Roller skate dancers twirled gracefully past the main gates of the Samaritaine, while smiling hosts greeted visitors. To enter, the mask is always compulsory, as well as the hydro-alcoholic gel for the hands.
“It’s a gift after so many months of confinement,” exclaims Marie, a retired teacher, amazed by the giant steel staircase that spans five floors. But she also notes that luxury is omnipresent, with brands like Chanel, Saint-Laurent, Dior, Tiffany’s and many others everywhere. “In my day, the Samaritan woman was still ‘where everything is’,” he observes, recalling an old slogan.
The new search for sophistication is directly linked to the objectives of the LVMH group, a French holding company specializing in luxury goods, which bought 55% of Samaritaine in 2001. In 2005, faced with the risk of collapse, the city imposed the store.
The sudden and unexpected closure has become a scar in the heart of Paris. There has been a lot of talk about what to do with the building: a mix of businesses, offices and residences? Then in 2010 LVMH bought all of La Samaritaine and decided to give a new direction to the building, founded in 1870 by Ernest Cognacq.
Gentrification in the center of Paris
The same gentrification can be observed in a previous project of the group, owned by Bernard Arnault, which transformed another popular address, the Bon Marché, on the other side of the Seine, into a temple of luxury consumption.
But the charm of the Art Nouveau architecture and Art Deco structure has been preserved, but with modern touches. The renovation of the four blocks that make up the complex was entrusted to the Japanese architectural firm Sanaa. The interior design was signed by the international studio Yabu Pushelberg. The renovation costs have been estimated at 750 million euros (4.4 billion reais).
“This event marks the end of a tragic period of this crisis that has hit the whole world and our country. Only a family group could launch such an investment with no return for 15 years, “said billionaire Bernard Arnaud, captain of LVMH, during the VIP opening on Monday (21). Among the exclusive guests was President Emmanuel Macron.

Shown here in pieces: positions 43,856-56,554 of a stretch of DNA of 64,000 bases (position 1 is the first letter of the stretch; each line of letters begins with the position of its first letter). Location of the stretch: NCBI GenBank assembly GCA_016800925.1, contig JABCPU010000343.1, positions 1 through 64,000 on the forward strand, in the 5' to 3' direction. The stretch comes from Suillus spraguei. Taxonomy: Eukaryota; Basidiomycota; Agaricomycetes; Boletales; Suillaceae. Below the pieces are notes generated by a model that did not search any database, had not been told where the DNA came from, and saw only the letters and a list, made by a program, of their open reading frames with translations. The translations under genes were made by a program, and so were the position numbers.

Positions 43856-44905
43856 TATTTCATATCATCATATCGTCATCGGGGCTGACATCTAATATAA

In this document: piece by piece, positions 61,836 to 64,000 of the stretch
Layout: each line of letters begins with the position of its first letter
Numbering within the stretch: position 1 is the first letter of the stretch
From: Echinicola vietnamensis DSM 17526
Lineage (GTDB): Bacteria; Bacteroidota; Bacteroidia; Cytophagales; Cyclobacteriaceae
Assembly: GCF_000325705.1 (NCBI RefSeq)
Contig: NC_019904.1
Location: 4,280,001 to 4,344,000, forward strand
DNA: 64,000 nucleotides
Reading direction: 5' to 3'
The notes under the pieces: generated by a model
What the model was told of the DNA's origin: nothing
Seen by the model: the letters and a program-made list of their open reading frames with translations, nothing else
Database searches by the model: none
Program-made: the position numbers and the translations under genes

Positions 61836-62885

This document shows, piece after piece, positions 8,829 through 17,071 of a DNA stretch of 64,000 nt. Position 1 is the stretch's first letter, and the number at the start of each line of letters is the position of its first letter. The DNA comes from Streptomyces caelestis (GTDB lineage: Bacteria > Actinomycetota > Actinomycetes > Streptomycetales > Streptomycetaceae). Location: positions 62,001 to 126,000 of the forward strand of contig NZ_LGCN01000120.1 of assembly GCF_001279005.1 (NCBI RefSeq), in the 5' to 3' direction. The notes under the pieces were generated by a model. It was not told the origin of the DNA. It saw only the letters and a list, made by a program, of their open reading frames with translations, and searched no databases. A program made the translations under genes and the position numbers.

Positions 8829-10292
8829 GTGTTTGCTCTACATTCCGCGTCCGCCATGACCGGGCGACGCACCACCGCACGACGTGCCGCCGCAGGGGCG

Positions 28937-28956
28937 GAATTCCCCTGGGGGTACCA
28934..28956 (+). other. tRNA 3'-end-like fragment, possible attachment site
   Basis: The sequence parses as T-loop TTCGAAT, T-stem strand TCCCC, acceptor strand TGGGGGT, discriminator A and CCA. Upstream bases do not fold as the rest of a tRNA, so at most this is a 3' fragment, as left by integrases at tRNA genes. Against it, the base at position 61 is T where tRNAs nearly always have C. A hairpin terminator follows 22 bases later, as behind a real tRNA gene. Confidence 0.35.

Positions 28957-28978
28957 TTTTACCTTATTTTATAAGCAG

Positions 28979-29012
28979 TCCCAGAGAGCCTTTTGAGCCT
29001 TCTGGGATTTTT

Visitors to the opening to the public stroll along the original 270 wooden steps or escalators, many with cameras and cellphones in hand to capture the moment. The bone structure in green painted metal dates from 1907. The glass panels change color depending on the light.
The “new” Samaritaine was also thought of as a tour of Paris, with its airy structure. Giant windows show scenes from the city. Tired consumers can rest in a dimly lit place where a screen projects the Seine from the top of the Samaritaine on a bright sunny day. As if it was a window. The concept is reminiscent of a shopping center, where people can spend a whole day shopping while walking.
duel of fortune
In an interview with the newspaper Liberation, the architect, professor and critic Françoise Fromont recalls that “the right bank of the Seine was, from the Middle Ages to the 1960s, the address of popular Parisian commerce”. Little by little, this identity was lost, with the closure of symbols such as the Halles market – where the Beaubourg Center is today – and the exodus of the modest population.
Fromont also notes that the center of Paris has also become a space of “battle between two barons of luxury”, in reference to the contemporary art center Bourse de Commerce, recently opened to house the collection of another powerful French billionaire, François Pinault. The ancient Bolsa do Comércio is a few meters from Samaritaine.
Another visitor on the opening day, the librarian Jean-François, 52, remembers having always been in Samaritaine since his childhood. “I always bought my clothes here, but now I think I’m not in the target audience anymore,” he says.